JEAN ROYÉRE : Plush, Poetic, Playful

Born into a wealthy family, French born designer Jean Royére (1902-1981), began his career as a banker in the import-export trade, leaving in 1931 at the age of 29 to pursue his passion for design. Under an apprenticeship with Pierre Gouff, he learned cabinetmaking and meticulous craftsmanship. In 1934, Royére won a prestigious competition to design the restaurant of the luxurious Hotel Carlton on the Champs-Élysées finding immediate success.

In 1942 Jean Royére founded his own company and built an international career with global clientele including the Shah of Iran, King Farouk of Egypt and King Hussein of Jordan. He pioneered an original style combining bright colors, organic forms and precious materials with a vivid imagination. His international clientele was captivated by his elegant, yet playful style and his patrons entrusted him with the design and layout of their palaces. Royére continued to produce imaginative luxurious pieces until 1972. Since his pieces were made to order His pieces are highly coveted across the world today with furniture garnering six figures, think $500,000 and up.

Jean Royére - Ours Polaire sofa

The you’ll want to melt into “Ours Polaire” sofa (French for polar bear) is one of the most coveted pieces ever designed by Royére. With its organic, rounded “come to me” frame, this piece has a cult following among the Hollywood elite. Upholstered in a soft woolen velvet reminiscent of a plush polar bear, nothing says “let’s stay in” better than this sculptural piece, c. 1940’s.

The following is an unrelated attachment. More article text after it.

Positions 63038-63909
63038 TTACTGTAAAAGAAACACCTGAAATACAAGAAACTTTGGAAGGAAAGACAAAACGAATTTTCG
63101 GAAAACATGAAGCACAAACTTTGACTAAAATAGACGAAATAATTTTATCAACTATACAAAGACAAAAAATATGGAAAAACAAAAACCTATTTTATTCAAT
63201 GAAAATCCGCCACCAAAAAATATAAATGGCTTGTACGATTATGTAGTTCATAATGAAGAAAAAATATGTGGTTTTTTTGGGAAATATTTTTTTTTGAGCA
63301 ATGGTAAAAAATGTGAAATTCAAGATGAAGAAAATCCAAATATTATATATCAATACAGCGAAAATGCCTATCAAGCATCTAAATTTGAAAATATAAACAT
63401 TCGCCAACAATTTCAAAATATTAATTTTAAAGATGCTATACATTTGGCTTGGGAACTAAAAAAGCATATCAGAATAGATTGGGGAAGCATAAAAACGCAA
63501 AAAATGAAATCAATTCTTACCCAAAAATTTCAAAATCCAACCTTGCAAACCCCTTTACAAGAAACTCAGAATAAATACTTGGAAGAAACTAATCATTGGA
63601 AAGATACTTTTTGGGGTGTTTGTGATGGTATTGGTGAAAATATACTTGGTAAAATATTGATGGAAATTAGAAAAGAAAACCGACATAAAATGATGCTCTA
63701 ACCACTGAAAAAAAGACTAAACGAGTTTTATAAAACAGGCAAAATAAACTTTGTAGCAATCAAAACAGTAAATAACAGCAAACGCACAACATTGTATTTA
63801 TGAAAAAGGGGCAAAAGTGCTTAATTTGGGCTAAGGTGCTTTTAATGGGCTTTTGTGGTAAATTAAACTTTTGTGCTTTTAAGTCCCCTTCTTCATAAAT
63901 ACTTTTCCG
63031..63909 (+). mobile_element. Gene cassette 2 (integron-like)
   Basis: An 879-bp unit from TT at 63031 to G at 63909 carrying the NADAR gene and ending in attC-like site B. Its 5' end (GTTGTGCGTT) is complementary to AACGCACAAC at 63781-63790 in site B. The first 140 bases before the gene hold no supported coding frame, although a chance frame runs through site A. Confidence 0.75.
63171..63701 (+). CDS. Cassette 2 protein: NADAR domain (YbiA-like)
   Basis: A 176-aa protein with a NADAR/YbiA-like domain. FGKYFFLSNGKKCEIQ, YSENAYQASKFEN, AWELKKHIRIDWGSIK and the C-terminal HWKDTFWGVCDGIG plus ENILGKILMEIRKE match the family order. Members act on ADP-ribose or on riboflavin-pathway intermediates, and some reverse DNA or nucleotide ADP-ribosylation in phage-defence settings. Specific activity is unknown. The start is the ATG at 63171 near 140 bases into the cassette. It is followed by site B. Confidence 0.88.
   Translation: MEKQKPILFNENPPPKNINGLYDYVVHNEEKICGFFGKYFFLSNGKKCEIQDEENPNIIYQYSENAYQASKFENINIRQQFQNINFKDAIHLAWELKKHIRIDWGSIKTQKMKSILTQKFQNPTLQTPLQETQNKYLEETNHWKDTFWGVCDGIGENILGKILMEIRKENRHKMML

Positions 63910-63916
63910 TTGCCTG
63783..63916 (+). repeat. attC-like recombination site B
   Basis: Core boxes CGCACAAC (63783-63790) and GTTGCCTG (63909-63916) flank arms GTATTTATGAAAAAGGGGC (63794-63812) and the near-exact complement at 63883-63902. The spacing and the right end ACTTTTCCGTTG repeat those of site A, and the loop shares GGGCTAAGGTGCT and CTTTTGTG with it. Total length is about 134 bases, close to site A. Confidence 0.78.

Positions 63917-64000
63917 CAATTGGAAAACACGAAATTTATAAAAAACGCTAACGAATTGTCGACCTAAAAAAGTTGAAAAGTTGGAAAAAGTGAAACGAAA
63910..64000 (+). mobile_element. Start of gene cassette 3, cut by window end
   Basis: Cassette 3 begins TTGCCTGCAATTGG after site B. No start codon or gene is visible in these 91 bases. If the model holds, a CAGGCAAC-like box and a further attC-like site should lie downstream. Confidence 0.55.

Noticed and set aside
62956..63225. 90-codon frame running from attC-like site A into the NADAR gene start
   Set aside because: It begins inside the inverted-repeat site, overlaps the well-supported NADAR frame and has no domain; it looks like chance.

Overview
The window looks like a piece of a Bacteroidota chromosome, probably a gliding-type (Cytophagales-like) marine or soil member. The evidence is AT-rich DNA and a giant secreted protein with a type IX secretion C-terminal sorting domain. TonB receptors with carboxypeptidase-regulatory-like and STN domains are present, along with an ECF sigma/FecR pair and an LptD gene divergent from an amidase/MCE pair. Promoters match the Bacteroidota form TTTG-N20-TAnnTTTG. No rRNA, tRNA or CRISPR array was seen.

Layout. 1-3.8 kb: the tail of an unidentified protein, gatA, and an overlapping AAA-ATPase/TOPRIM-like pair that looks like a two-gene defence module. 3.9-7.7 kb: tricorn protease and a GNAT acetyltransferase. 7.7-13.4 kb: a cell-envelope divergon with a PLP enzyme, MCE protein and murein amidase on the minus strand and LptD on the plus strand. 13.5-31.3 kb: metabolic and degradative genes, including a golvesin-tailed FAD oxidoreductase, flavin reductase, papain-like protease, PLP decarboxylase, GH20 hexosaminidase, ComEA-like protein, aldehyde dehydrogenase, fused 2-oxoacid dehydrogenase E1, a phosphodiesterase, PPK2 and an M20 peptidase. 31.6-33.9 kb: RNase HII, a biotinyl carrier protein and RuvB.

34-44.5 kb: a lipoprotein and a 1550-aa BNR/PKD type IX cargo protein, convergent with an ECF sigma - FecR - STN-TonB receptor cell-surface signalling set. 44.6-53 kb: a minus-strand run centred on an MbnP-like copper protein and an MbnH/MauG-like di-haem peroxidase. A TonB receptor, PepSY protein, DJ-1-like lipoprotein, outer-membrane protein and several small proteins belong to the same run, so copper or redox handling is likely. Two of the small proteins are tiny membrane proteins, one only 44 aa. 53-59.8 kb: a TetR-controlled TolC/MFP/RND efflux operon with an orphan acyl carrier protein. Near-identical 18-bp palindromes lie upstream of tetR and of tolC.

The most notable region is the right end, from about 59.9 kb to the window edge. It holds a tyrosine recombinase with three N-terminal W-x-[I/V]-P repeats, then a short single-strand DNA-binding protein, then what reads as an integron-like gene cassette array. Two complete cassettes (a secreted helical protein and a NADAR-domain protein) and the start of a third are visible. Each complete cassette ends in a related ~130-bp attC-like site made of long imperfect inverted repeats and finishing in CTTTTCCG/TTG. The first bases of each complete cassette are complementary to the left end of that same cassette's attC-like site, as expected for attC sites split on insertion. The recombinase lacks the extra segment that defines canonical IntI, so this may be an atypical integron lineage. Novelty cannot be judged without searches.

Royére’s “Liane” wall light, consists of organic shaped arms with five suspended parchment shades creating a spectacular focal point in any space. He offered these lamps in various configurations with varying numbers of lights, c. 1959.

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Paul Laszlo : Sumptuous Modernity – Designer to the Stars

Hungarian born architect and interior designer Paul Laszlo (1900-1993) learned about the world of architecture and design through his father, a furniture manufacturer. After studying in Vienna and training in Stuttgart, Germany, he founded a studio at the age of 27, which would lead to his international reputation as a designer for the jet set. After fleeing Germany in 1936, Laszlo set out by ocean liner to New York, rented a car and drove directly to Los Angeles, where he quickly set himself up in affluent Beverly Hills on Rodeo Drive designing modern houses and interiors.

His refined yet relaxed cosmopolitan style, made him popular amongst the rich and famous. Among his many clients were Cary Grant, Gloria Vanderbilt, Billy Wilder, Barbara Hutton and Ronald Reagan. Laszlo had his own unique style, with his earliest designs reflecting the more traditional style of the era. As his career progressed, he became known for a more lavish society style, with generous proportions. With a focus on the interior environment, he designed furniture, fabrics, lamps and rugs choosing to craft and choreograph the overall feeling of a space. Laszlo’s warm, organic forms and mastery of color lead to decades of success across a wide range of projects. He was equally famous for rejecting clients when he thought the relationship would be unsatisfactory to him. He is famously known for refusing to work with Elizabeth Taylor in 1960, at the height of her celebrity, due to her demands for input on the design process. He later rejected working with Barbra Streisand for many of the same reasons.